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How does a birth defect differ from a birth injury?

Children are a gift, not just to their parents, but also to their entire family. Unfortunately, there are times in which a doctor's error during the delivery process causes a birth injury. In fact, in the United States, approximately five births out of every 1,000 will result in a birth injury.

With this in mind, it is important for Pennsylvanians to understand the difference between a birth injury and a birth defect. If a doctor makes an otherwise avoidable error during the delivery process, this could cause a birth injury and give rise to the possibility of a medical malpractice lawsuit. For example, the improper use of a vacuum extractor or forceps could cause an otherwise avoidable birth injury. In addition, failing to provide a cesarean section when one is needed could also give rise to an otherwise avoidable birth injury.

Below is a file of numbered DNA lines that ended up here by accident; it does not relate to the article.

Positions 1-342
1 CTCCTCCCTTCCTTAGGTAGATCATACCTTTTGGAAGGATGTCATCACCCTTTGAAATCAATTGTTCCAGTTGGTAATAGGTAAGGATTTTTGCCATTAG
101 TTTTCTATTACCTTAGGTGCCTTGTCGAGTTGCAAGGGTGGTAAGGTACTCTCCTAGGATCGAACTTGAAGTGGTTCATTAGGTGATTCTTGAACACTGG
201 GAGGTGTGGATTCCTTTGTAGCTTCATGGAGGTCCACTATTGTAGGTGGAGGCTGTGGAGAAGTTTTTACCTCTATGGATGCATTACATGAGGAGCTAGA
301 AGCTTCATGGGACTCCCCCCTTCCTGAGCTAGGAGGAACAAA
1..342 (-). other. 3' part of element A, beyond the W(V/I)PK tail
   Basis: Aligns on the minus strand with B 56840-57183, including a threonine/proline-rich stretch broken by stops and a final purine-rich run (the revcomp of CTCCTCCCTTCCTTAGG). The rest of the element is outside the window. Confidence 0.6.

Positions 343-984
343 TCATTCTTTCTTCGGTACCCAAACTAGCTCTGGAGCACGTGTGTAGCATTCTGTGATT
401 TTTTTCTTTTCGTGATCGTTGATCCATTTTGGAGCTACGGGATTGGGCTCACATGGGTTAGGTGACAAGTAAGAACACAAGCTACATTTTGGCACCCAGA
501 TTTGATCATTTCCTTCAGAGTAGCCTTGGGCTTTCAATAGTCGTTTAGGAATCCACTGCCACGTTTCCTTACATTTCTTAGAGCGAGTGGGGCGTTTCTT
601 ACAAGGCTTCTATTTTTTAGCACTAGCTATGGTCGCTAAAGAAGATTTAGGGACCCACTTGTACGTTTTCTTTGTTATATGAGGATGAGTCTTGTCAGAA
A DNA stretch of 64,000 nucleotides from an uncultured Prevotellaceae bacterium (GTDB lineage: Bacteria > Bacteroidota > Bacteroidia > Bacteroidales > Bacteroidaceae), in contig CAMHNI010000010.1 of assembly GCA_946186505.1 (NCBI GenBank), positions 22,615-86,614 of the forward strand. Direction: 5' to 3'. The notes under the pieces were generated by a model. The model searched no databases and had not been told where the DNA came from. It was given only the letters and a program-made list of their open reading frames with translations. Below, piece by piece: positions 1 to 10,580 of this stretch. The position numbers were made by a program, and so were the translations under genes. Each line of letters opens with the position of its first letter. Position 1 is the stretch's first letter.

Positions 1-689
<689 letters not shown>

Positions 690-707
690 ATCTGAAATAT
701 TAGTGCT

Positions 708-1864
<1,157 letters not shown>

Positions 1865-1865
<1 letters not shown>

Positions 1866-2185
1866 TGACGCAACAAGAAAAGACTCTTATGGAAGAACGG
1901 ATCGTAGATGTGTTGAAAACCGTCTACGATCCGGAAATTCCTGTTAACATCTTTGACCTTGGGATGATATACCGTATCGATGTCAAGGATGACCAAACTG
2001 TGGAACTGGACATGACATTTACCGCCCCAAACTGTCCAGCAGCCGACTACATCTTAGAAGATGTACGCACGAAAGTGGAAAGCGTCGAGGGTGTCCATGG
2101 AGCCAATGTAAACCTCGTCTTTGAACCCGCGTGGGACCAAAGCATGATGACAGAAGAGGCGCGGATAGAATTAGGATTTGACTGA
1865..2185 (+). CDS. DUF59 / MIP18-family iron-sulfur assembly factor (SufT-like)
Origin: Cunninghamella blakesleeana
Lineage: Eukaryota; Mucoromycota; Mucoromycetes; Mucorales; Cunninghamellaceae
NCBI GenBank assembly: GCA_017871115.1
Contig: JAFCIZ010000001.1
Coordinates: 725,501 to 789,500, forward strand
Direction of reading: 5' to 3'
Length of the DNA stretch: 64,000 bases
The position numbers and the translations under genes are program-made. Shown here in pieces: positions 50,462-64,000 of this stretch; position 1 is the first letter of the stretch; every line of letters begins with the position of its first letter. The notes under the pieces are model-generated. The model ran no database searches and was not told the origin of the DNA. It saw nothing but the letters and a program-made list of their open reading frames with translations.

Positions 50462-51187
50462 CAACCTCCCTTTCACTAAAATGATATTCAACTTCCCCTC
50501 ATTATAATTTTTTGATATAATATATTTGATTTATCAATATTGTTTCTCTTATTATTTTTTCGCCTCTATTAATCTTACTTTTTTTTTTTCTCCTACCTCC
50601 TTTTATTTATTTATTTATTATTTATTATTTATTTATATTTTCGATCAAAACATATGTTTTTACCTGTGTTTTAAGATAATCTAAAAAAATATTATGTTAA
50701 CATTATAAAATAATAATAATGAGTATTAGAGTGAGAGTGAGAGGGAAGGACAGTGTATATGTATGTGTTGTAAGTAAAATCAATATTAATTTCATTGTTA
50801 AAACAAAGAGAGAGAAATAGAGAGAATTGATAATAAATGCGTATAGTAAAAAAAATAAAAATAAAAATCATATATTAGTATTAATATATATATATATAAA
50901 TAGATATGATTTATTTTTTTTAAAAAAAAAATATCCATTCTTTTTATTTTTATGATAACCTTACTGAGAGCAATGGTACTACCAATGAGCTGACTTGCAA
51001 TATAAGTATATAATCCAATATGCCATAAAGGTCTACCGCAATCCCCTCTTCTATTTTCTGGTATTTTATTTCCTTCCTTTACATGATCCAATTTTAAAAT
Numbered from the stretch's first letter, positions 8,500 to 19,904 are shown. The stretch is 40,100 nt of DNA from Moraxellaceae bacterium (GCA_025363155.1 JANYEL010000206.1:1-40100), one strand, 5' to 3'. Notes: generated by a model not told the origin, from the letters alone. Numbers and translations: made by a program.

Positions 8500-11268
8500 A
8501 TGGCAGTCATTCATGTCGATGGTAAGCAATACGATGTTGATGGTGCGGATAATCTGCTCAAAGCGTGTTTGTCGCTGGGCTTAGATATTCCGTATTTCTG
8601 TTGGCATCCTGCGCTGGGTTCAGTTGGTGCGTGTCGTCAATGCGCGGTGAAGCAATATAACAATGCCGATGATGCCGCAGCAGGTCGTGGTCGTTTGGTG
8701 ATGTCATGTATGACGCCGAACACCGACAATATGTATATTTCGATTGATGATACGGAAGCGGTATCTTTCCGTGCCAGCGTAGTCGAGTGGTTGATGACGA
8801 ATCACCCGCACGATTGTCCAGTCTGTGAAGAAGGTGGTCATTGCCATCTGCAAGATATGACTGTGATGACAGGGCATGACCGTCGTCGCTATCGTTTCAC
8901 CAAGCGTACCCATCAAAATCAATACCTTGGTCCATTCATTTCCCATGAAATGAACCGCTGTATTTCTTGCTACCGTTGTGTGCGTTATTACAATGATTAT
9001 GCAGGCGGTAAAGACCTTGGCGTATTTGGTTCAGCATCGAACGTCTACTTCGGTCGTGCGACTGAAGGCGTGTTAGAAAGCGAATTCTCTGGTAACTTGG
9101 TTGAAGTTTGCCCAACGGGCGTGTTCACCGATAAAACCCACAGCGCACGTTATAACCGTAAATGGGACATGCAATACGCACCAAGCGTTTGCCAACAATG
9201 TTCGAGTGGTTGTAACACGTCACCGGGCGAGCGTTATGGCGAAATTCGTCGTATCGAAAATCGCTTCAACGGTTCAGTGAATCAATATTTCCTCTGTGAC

On the other hand, a birth defect usually occurs prior to the child's birth due to an event that took place while the mother was pregnant. It is estimated that seven percent of infants born will have a birth defect. Heredity, an action by the mother, or the environment can cause a birth defect. Some birth defects are unavoidable and not the fault of the attending physician, so there is no basis available on which to take legal action. However, certain prescription drugs could cause birth defects. If a doctor negligently prescribed a woman a medication that caused a birth defect, this could, in some circumstances, give rise to a lawsuit.

Birth injuries should be avoided at all costs. However, determining doctor negligence often takes professional experience. Attorneys working in the field of medical malpractice may be able to give Pennsylvanians more information about birth injuries and lawsuits.

Source: FindLaw, "Birth Injury Overview," accessed March 30, 2015

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